Frank Herbert wrote the novel, Dune, in 1965. Sales were dismal after its release, and critics didn’t take to it either. The publisher, Chilton Books, eventually wrote off the costs, and fired Sterling Lanier, the editor who’d championed it. The novel would have languished in obscurity had it not gained popularity through word of mouth. Critical acclaim followed, and the rest is history.
I read the novel in the 1970s, and it became one of my favorites. The words, fear is the mind-killer, have always stayed with me. They spoke a deep truth and still do.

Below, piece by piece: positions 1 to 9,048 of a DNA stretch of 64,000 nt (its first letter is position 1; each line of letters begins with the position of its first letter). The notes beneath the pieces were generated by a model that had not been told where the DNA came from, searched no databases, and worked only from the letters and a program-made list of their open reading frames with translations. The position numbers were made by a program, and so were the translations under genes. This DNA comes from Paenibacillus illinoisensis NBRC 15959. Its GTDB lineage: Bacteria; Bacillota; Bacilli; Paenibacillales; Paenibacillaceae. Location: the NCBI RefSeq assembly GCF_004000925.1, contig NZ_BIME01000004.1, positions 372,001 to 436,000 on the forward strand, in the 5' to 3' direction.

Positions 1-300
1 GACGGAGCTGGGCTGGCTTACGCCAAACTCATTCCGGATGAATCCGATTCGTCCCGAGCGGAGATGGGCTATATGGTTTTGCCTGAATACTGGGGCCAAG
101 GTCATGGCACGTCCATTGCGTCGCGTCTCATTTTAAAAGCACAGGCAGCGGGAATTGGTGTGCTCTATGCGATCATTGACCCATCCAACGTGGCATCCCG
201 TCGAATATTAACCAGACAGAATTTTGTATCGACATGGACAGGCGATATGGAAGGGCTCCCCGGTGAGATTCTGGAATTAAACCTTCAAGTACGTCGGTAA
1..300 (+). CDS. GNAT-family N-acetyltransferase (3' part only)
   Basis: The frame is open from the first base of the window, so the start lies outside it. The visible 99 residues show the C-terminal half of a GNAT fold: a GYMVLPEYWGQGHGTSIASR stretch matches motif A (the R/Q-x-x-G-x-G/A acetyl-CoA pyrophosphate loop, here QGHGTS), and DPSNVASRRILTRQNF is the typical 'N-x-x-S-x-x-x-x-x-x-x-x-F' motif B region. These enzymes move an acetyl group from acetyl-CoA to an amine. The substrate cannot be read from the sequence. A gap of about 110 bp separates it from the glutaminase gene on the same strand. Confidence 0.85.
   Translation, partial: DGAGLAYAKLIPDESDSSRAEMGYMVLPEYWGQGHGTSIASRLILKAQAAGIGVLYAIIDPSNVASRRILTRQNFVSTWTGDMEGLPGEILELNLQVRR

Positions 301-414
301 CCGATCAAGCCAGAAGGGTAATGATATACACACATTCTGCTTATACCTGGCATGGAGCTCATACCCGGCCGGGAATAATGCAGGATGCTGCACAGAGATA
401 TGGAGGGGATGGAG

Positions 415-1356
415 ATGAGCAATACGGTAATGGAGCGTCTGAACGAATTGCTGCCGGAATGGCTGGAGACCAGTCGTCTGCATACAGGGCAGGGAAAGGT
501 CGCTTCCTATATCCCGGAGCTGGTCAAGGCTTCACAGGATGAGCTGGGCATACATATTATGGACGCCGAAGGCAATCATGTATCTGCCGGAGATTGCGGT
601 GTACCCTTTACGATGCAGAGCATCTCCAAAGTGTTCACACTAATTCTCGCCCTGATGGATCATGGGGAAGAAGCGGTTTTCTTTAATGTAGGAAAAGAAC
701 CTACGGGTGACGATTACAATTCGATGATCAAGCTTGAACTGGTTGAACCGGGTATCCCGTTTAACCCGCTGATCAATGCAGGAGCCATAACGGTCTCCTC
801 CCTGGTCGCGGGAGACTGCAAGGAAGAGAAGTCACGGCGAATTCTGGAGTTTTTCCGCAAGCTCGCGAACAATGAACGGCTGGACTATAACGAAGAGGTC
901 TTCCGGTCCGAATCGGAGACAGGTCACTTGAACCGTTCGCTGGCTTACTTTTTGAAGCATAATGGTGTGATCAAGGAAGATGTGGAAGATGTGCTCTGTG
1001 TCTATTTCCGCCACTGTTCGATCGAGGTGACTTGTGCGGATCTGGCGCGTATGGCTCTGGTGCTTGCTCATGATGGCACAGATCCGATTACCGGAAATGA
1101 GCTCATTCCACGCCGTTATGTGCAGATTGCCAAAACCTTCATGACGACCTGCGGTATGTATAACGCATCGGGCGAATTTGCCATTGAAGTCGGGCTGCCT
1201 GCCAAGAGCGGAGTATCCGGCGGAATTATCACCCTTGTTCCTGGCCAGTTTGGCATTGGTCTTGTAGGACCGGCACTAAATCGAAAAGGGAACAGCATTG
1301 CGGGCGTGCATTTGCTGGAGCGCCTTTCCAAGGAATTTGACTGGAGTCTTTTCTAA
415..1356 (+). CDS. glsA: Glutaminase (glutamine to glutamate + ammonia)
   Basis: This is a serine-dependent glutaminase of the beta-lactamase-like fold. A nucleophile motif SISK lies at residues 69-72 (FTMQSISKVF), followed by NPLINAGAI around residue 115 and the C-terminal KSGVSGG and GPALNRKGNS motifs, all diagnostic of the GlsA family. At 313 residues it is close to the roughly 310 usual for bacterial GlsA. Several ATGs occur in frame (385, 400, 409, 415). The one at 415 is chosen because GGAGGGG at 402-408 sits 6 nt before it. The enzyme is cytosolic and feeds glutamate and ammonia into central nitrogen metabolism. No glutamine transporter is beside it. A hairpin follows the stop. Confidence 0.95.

Pick any major newspaper over the last 100 years and go through it. It was bad then, and it’s bad now. The difference is in the volume, not the content.
Now consider this, if fear really is the mind killer, then why is fear promoted so stridently? Why are we made to feel afraid? If you conclude that maybe we’re not supposed to think, you’re not alone.
Frank Herbert wrote the following:
“He recalled the response from the Litany against Fear as his mother taught him out of the Bene Gesserit rite.
“I must not fear. Fear is the mind-killer. Fear is the little-death that brings total obliteration. I will face my fear. I will permit it to pass over me, and through me. And when it has gone past, I will turn the inner eye to see its path. Where the fear has gone there will be nothing. Only I will remain.”
From Chapter 1, Dune (1965) Frank Herbert.